Given the construct

\[v_{i,j} = \sum_k k \cdot x_{i,j,k}\]

where \(x_{i,j,k}\in \{0,1\}\),  \(k=1,\dots,K\) and \(\displaystyle\sum_k x_{i,j,k}=1\) we have

\[\log(v_{i,j}) = \sum_k \log(k) \cdot x_{i,j,k}\]

In addition to these uniqueness constraints we have a slew of restrictions related to collections of cells - these are called the cages. Each cage has a rule and a given answer. For instance the first cage in the example above with rule 11+ means that the values of the cells in the cage need to add up to 11 (the solution turns out to be 5+6). Let’s discuss them in detail:

  1. n this is a single cell with a given value. This case is not present in the data set in our example above. The rule is easy: just put the number in the cell \((i,j)\): \(v_{i,j} = n\),
    image 
    For this example we would fix this cell to the value 1.
  2. n+ indicates we add up the values in the cage and the result should be n. This is a simple linear constraint: \[\sum_{i,j|C{i,j}} v_{i,j} = n\]
  3. n- is a cage with just two cells where the absolute value difference between the values of the two cells is n. I.e. \[|v_{i_1,j_1}- v_{i_2,j_2}|=n\] In (6) it is proposed to model this in a linear fashion with the help of an additional binary variable as: \[v_{i_1,j_1}- v_{i_2,j_2}=n(2 \delta-1)\] where \(\delta \in \{0,1\}\). 
  4. n* indicates we multiply all values in the cage: \[\prod_{i,j|C{i,j}} v_{i,j} = n\] In (6) a number of possible linearizations are mentioned, some of them rather complicated with such things as prime number factorizations. Let me suggest a much simpler approach using logarithms. We have: \[\begin{align}&\prod_{i,j|C{i,j}} v_{i,j} = n\\ \Longrightarrow\>\> & \sum_{i,j|C_{i,j}} \log(v_{i,j}) = \log(n)\\ \Longrightarrow\>\> & \sum_{i,j|C_{i,j}} \sum_k \log(k) x_{i,j,k} = \log(n)\end{align}\] The last constraint is linear in the decision variables \(x_{i,j,k}\)!. We have used here that \(\log(v_{i,j})=\sum_k \log(k) x_{i,j,k}\). This simpler linearization is not mentioned in (6).
    Note that we can always evaluate \(\log(k)\) and \(\log(n)\) as \(k\ge 1\) and \(n \ge 1\).
  5. this operation has two cells, and indicates division and can be described more formally: \[\frac{v_{i_1,j_1}}{v_{i_2,j_2}}=n \>\text{or}\>\frac{v_{i_2,j_2}}{v_{i_1,j_1}}=n\] In (6) the following linearization is proposed:\[\begin{align} &v_{i_1,j_1}-n\cdot v_{i_2,j_2} \ge 0-M\cdot \delta\\&v_{i_1,j_1}-n\cdot v_{i_2,j_2} \le 0+M\cdot \delta\\&v_{i_2,j_2}-n\cdot v_{i_1,j_1} \ge 0-M\cdot (1-\delta)\\&v_{i_2,j_2}-n\cdot v_{i_1,j_1} \le 0+M\cdot (1-\delta)\\&\delta\in\{0,1\}\end{align}\] Again I would suggest a simpler linearization: \[\begin{align}&\frac{v_{i_1,j_1}}{v_{i_2,j_2}}=n \>\text{or}\>\frac{v_{i_2,j_2}}{v_{i_1,j_1}}=n\\ \Longrightarrow\>\>&\log(v_{i_1,j_1})-\log(v_{i_2,j_2})=\log(n) \> \text{or} \>\log(v_{i_2,j_2})-\log(v_{i_1,j_1})=\log(n)\\ \Longrightarrow\>\>&|\log(v_{i_1,j_1})-\log(v_{i_2,j_2})|=\log(n)\\  \Longrightarrow\>\>&\log(v_{i_1,j_1})-\log(v_{i_2,j_2})=\log(n)(2\delta-1)\\  \Longrightarrow\>\>&\sum_k \log(k) x_{i_1,j_1,k}-\sum_k \log(k) x_{i_2,j_2,k}=\log(n)(2\delta-1)\end{align}\]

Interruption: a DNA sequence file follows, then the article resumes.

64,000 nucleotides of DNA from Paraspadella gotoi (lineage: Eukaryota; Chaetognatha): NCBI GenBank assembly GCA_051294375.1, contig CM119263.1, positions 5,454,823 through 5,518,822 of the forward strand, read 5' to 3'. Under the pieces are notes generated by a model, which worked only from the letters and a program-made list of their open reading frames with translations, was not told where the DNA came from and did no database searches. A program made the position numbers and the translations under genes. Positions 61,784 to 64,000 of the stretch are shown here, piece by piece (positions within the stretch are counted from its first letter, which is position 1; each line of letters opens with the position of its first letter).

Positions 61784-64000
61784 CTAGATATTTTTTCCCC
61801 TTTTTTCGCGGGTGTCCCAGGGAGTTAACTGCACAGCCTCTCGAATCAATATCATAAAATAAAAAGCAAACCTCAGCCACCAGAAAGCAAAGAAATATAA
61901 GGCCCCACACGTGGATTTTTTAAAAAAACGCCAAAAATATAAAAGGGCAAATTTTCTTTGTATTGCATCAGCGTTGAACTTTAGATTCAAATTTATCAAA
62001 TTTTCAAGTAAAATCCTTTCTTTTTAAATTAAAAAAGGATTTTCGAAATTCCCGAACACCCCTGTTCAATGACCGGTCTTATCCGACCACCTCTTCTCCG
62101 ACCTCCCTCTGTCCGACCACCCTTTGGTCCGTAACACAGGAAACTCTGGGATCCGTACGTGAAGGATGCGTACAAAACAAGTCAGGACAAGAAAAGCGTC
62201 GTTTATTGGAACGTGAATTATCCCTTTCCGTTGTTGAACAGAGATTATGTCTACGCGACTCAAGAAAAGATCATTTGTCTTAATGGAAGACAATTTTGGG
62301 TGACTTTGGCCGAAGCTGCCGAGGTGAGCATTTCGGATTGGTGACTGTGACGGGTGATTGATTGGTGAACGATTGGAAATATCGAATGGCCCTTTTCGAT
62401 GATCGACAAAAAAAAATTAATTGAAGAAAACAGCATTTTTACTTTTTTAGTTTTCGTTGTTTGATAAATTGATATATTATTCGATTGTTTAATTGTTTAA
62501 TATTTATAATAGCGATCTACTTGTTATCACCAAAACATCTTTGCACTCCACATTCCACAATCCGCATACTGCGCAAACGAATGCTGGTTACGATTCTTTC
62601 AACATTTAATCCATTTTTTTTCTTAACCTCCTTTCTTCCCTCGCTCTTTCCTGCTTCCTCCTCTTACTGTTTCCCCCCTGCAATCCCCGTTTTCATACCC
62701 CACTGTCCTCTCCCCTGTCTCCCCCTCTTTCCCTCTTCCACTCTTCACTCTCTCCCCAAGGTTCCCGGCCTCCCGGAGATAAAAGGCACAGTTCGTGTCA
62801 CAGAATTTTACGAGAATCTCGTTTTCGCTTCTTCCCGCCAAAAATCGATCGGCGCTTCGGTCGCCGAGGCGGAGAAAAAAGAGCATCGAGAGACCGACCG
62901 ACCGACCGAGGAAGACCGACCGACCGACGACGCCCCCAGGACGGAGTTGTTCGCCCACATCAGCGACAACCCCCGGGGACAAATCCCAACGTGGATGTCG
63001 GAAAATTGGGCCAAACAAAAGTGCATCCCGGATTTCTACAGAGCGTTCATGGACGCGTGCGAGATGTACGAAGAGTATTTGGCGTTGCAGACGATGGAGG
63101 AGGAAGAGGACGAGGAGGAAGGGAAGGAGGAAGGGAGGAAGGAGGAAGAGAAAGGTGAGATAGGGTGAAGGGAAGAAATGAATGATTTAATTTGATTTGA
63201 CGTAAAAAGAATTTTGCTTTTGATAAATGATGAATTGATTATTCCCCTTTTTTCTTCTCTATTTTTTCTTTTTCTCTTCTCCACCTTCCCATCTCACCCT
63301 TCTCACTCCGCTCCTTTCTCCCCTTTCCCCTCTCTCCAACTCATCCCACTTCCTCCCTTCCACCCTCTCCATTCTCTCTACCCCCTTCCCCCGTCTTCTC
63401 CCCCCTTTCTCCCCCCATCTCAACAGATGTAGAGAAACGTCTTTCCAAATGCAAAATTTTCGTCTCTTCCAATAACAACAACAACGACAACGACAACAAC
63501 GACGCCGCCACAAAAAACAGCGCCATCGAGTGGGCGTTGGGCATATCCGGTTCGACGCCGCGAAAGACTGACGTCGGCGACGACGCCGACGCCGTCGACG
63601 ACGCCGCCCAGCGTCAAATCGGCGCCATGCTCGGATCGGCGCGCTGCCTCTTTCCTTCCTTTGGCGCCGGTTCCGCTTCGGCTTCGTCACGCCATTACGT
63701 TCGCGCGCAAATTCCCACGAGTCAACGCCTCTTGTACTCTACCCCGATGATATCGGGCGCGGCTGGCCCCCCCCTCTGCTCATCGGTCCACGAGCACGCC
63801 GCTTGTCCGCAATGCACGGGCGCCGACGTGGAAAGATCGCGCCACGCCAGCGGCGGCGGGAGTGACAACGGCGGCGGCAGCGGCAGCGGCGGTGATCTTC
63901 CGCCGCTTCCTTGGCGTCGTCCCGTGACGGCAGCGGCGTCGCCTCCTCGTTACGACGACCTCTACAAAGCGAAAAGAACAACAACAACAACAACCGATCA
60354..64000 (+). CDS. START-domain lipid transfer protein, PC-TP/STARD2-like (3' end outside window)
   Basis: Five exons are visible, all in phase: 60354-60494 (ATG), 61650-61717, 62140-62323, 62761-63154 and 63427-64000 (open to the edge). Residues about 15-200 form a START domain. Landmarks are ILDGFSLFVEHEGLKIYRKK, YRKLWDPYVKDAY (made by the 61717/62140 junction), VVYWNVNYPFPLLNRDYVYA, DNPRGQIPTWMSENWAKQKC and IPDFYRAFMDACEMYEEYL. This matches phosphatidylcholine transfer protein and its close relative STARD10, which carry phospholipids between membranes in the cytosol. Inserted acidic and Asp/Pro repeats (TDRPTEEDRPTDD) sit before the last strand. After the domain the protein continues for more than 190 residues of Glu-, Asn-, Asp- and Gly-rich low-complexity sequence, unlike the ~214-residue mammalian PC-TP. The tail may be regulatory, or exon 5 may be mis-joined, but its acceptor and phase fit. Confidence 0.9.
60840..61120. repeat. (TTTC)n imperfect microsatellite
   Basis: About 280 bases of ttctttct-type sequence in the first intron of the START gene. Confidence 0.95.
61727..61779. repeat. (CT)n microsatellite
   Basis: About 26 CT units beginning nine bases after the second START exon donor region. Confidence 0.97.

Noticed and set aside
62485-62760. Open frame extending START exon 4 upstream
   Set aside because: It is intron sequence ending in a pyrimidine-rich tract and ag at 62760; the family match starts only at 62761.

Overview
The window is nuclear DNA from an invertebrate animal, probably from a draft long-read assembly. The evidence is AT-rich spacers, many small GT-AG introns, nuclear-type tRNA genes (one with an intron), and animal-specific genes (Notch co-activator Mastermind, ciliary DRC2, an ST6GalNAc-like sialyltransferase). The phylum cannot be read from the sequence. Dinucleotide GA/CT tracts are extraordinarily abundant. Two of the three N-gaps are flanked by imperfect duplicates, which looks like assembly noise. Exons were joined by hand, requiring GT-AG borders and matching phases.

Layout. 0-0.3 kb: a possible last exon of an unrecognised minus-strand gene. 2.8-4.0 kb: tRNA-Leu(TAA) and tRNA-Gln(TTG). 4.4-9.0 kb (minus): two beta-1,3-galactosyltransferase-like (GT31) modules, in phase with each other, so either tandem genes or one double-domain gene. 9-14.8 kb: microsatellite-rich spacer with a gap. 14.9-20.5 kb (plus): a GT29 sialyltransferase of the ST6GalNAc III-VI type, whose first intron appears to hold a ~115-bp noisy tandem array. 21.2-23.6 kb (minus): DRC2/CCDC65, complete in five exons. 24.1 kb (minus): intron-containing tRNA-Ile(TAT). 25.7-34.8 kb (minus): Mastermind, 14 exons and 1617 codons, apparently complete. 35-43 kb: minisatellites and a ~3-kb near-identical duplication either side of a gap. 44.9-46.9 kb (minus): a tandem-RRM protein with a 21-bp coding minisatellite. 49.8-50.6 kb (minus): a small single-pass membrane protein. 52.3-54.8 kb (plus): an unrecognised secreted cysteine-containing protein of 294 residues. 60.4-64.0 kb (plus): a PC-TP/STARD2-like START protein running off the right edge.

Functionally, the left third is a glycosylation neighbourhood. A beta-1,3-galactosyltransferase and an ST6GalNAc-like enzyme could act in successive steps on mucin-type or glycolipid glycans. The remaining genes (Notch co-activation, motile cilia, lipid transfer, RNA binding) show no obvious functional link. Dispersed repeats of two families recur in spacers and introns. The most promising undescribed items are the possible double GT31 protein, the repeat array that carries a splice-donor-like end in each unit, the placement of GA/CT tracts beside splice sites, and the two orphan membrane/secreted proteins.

I believe we can assume \(n\ge 1\) even for subtraction, hence we can safely apply the logarithm.
Complete Model

We have now all the pieces to assemble the complete model.

image

The sets are almost identical to the Sudoku model. We have introduced new sets \(op\), \(p\) and \(c\). The unique values will be handled through a set \(u\) as before, only now this set is simpler: only rows and columns (no squares).

We have a somewhat complicated parameter that holds the problem data:

image

The data can be entered as follows:

parameter operation(c,op,i,j) /
 
cage1 .plus.(r1,r2).c1              11
 
cage2 .div .r1.(c2,c3)               2
 
cage3 .min .r2.(c2,c3)               3
 
cage4 .mul .(r1,r2).c4              20
 
cage5 .mul .(r1.c5, (r1,r2,r3).c6)   6
 
cage6 .div .(r2,r3).c5               3
 
cage7 .mul .(r3,r4).(c1,c2)        240
 
cage8 .mul .r3.(c3,c4)               6
 
cage9 .mul .(r4,r5).c3               6
 
cage10.plus.((r4,r5).c4, r5.c5)      7
 
cage11.mul .r4.(c5,c6)              30
 
cage12.mul .r5.(c1,c2)               6
 
cage13.plus.(r5,r6).c6               9
 
cage14.plus.r6.(c1*c3)               8
 
cage15.div .r6.(c4,c5)               2
/
;

We need to extract data from this data structure to make things easier:

image

The sets \(cells\), \(cellp\) and the parameter \(n\) look like:

----     53 SET cells  cells in cage

                   c1          c2          c3          c4          c5          c6

cage1 .r1         YES
cage1 .r2         YES
cage2 .r1                     YES         YES
cage3 .r2                     YES         YES
cage4 .r1                                             YES
cage4 .r2                                             YES
cage5 .r1                                                         YES         YES
cage5 .r2                                                                     YES
cage5 .r3                                                                     YES